The Koninklijke Bibliotheek owes a large number of its Southern Netherlandish and French manuscripts to the brief period between 1815 and 1830 when the Netherlands and Belgium formed one kingdom. In those days King William I bought some large collections of manuscripts and early printed books from private owners, which he alternately placed in the Royal Libraries of Brussels and The Hague. One of his acquisitions was the library of the Belgian historian G.J. Gérard in 1818, which, besides containing mostly writings on Belgian history, included also a number of magnificent Southern Netherlandish illuminated codices. The collection was originally placed in the General Archives of the Netherlands and partly transferred to the Koninklijke Bibliotheek in 1832.
Thus this Gospelbook, which must have been executed in the Meuse Valley in the second half of the twelfth century, entered the Koninklijke Bibliotheek. It contains the text of the four gospels and is illuminated with ten canon tables (tables indicating the concordance between the parallel passages in the gospels) and portraits of the four evangelists. In three cases the portrait is put on the left-hand page, while the gospel text starts on the opposite page, with a conspicuous decoration of initials and coloured bands. This creates an attractive beginning of the gospel, as can be seen here, with to the left St. John the Evangelist with his symbol, the eagle, and to the right the initial words of his gospel ‘[In] principio erat verbum ...’ ([In] the beginning was the Word). The letters I and N of the first word have been worked into the background of the miniature. The bright red, blue and green colours and the division of the background into geometric areas are characteristic of Romanesque miniatures. The austere and imposing way in which the evangelists have been portrayed indicates that the painter, who had a somewhat archaic working method, may have used an Ottonian model of around the year 1000. He must have derived the postures of the evangelists and the motif of intertwined initials in the background from this model. So far it has not been possible to locate the actual centre or monastery where he must have lived.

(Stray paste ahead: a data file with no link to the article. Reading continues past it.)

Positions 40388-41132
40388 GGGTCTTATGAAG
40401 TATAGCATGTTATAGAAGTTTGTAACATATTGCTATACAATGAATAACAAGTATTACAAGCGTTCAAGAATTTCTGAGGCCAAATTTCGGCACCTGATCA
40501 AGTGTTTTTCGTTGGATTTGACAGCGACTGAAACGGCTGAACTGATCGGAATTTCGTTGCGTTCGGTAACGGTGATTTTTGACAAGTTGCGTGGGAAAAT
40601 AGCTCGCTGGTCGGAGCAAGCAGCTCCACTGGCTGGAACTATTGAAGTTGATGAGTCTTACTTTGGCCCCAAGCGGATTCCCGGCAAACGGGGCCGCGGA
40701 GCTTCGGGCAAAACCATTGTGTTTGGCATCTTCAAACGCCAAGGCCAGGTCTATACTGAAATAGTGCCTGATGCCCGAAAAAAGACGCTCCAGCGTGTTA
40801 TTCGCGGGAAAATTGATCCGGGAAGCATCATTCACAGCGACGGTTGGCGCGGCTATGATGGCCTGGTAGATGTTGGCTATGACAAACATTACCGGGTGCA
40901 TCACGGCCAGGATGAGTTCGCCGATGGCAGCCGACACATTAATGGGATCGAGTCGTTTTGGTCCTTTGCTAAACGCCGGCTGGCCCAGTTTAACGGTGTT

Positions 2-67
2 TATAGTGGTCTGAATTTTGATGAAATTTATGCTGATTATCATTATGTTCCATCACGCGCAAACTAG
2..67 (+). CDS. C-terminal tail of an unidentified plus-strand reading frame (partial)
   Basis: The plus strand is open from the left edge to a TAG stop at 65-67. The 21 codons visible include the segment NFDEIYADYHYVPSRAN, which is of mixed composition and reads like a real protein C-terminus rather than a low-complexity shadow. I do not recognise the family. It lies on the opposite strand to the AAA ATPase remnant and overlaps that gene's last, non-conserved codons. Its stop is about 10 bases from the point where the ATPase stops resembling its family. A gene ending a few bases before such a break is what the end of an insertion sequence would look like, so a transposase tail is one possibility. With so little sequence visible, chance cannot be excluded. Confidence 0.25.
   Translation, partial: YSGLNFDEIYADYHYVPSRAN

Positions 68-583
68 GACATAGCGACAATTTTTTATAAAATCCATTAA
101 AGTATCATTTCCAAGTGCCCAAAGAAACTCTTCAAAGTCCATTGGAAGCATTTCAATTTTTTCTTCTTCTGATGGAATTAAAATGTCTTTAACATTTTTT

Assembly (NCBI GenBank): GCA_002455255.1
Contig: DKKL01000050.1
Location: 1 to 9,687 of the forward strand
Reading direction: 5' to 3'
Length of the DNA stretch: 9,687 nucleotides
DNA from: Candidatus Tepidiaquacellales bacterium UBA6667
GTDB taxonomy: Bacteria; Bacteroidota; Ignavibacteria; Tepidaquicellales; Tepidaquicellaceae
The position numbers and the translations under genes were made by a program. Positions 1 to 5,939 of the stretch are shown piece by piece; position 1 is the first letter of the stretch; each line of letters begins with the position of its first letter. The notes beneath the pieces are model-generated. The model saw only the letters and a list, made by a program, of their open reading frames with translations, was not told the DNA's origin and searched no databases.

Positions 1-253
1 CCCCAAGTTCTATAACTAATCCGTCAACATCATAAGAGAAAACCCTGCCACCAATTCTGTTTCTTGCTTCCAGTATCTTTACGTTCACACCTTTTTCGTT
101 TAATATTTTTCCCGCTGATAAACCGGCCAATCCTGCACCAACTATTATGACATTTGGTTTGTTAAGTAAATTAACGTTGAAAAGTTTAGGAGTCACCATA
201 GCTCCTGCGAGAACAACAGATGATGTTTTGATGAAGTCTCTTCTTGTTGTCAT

Gospels. Meuse Valley, second half of the twelfth century. Vellum, 131 leaves, 314 x 212 mm. 76 E 17, fol. 100v-101r